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Time-Motion Analysis and Heart Rate Response in University Women's Volleyball: A Descriptive Study Open Access


Other title
Time-Motion Analysis
Heart Rate
Women's Volleyball
Type of item
Degree grantor
University of Alberta
Author or creator
Blair, Jocelyn L
Supervisor and department
Baudin, Pierre (Physical Education and Recreation)
Examining committee member and department
Syrotuik, Daniel (Physical Education and Recreation)
Eisler, Laurie (Physical Education and Recreation)
Harber, Vicki (Physical Education and Recreation)
Physical Education and Recreation

Date accepted
Graduation date
Master of Arts
Degree level
The purpose of this study was to determine the physiological demands of university women’s volleyball utilizing heart rate response and time-motion analysis. Thirteen female CIS players were video recorded and had their heart rates (HR) monitored during 5 matches at a preseason tournament. Movements were coded into 19 different categories. Results showed that middle blockers spent the most time standing, but had the highest frequency of spike and block jumps. Outside hitters and setters in a 6-2 system showed similarities in movement and HR values. Setters spent the most time above 80% predicted MaxHR; Outside hitters averaged the highest MaxHR; Liberos had the lowest average HR values. Middle blockers had high HRs on the court, interspersed with long rest periods. University women’s volleyball involves numerous movement patterns that vary by position. The HR profiles revealed the interval nature of volleyball and the necessity to develop position-specific training programs.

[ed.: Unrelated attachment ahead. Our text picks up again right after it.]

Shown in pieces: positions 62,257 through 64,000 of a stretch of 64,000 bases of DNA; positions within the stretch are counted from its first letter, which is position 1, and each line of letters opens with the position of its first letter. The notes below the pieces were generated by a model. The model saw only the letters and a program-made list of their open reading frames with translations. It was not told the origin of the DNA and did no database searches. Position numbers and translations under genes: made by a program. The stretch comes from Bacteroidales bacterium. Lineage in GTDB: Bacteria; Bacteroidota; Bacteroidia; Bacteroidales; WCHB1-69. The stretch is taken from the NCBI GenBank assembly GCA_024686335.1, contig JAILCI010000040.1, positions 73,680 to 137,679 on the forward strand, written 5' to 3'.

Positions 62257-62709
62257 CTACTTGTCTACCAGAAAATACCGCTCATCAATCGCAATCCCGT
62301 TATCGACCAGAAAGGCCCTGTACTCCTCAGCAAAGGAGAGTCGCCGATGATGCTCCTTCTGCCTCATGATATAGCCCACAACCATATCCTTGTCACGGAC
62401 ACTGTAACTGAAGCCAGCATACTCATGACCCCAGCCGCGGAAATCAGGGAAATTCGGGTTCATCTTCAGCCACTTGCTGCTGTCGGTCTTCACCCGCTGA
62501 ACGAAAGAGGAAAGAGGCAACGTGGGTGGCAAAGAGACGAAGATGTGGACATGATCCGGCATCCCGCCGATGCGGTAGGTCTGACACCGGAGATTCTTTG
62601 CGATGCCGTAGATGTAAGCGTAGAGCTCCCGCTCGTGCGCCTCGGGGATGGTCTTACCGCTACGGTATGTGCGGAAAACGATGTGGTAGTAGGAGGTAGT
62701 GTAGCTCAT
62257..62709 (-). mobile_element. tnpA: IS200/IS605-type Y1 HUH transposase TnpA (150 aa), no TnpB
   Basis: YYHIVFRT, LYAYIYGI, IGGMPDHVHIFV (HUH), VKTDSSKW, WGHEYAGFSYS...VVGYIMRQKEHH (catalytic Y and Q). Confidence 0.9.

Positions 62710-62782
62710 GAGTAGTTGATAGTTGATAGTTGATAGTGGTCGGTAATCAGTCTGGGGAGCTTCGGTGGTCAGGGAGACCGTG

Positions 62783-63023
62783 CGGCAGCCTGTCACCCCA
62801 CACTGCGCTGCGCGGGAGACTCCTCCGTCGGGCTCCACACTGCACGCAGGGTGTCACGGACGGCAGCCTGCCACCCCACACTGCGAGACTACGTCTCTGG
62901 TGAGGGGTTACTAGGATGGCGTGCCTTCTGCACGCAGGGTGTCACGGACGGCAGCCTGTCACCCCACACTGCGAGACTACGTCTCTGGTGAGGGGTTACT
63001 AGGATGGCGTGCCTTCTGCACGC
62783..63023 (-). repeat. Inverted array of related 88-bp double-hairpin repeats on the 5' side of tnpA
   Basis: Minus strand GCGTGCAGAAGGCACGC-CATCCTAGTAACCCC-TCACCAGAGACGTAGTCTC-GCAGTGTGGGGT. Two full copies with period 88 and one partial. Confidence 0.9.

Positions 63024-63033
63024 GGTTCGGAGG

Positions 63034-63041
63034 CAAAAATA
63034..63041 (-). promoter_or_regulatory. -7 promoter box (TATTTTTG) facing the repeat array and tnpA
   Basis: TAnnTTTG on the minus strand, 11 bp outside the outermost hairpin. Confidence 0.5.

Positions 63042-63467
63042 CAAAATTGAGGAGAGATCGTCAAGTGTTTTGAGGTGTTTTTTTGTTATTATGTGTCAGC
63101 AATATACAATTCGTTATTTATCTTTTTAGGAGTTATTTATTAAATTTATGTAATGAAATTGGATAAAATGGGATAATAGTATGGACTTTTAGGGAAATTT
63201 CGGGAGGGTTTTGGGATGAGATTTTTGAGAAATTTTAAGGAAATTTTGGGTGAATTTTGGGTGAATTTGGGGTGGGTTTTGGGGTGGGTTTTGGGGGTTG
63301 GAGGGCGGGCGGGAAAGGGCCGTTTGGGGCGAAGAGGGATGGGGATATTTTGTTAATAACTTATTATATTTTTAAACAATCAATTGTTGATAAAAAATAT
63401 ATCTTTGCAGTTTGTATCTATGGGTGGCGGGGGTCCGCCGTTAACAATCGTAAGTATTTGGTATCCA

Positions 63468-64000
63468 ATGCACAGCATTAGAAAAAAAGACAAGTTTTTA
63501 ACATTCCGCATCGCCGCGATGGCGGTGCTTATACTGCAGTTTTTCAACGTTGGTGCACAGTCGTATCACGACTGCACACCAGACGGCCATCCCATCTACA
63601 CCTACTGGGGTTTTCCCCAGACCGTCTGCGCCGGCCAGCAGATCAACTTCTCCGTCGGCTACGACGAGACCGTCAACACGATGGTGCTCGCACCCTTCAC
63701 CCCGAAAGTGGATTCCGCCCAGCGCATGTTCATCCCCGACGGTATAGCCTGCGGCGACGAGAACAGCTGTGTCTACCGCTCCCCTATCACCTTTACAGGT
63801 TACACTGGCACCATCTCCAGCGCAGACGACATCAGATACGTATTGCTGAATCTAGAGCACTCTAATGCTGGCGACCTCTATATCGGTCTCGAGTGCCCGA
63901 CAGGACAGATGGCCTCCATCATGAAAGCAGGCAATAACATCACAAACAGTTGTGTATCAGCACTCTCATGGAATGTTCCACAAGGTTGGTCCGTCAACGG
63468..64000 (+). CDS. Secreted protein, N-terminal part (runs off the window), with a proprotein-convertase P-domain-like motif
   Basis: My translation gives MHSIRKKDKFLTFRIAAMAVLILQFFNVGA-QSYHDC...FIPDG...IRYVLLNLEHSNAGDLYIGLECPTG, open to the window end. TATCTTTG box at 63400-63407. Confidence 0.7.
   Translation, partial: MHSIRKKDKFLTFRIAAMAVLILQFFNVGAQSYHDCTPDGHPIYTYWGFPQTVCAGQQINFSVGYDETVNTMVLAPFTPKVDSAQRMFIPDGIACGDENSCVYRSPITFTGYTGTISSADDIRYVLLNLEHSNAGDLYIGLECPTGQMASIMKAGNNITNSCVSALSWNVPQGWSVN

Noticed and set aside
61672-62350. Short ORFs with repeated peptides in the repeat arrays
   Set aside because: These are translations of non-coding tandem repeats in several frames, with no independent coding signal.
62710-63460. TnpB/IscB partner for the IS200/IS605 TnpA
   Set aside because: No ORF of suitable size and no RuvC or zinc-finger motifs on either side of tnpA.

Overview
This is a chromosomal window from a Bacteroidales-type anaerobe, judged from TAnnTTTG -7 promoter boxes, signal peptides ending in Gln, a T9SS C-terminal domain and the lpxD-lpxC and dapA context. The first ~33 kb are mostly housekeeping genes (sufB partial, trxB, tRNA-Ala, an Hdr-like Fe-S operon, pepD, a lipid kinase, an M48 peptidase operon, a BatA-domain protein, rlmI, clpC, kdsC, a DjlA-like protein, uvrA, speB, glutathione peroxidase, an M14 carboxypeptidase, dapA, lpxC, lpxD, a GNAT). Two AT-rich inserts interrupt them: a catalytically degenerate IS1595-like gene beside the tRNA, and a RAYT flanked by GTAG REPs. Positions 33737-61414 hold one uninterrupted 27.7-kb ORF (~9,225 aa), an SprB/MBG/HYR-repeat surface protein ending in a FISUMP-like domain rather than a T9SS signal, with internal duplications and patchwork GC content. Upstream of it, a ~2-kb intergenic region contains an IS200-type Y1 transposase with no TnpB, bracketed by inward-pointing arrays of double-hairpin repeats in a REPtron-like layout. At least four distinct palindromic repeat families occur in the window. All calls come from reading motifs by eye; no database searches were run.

Permission is hereby granted to the University of Alberta Libraries to reproduce single copies of this thesis and to lend or sell such copies for private, scholarly or scientific research purposes only. Where the thesis is converted to, or otherwise made available in digital form, the University of Alberta will advise potential users of the thesis of these terms. The author reserves all other publication and other rights in association with the copyright in the thesis and, except as herein before provided, neither the thesis nor any substantial portion thereof may be printed or otherwise reproduced in any material form whatsoever without the author's prior written permission.
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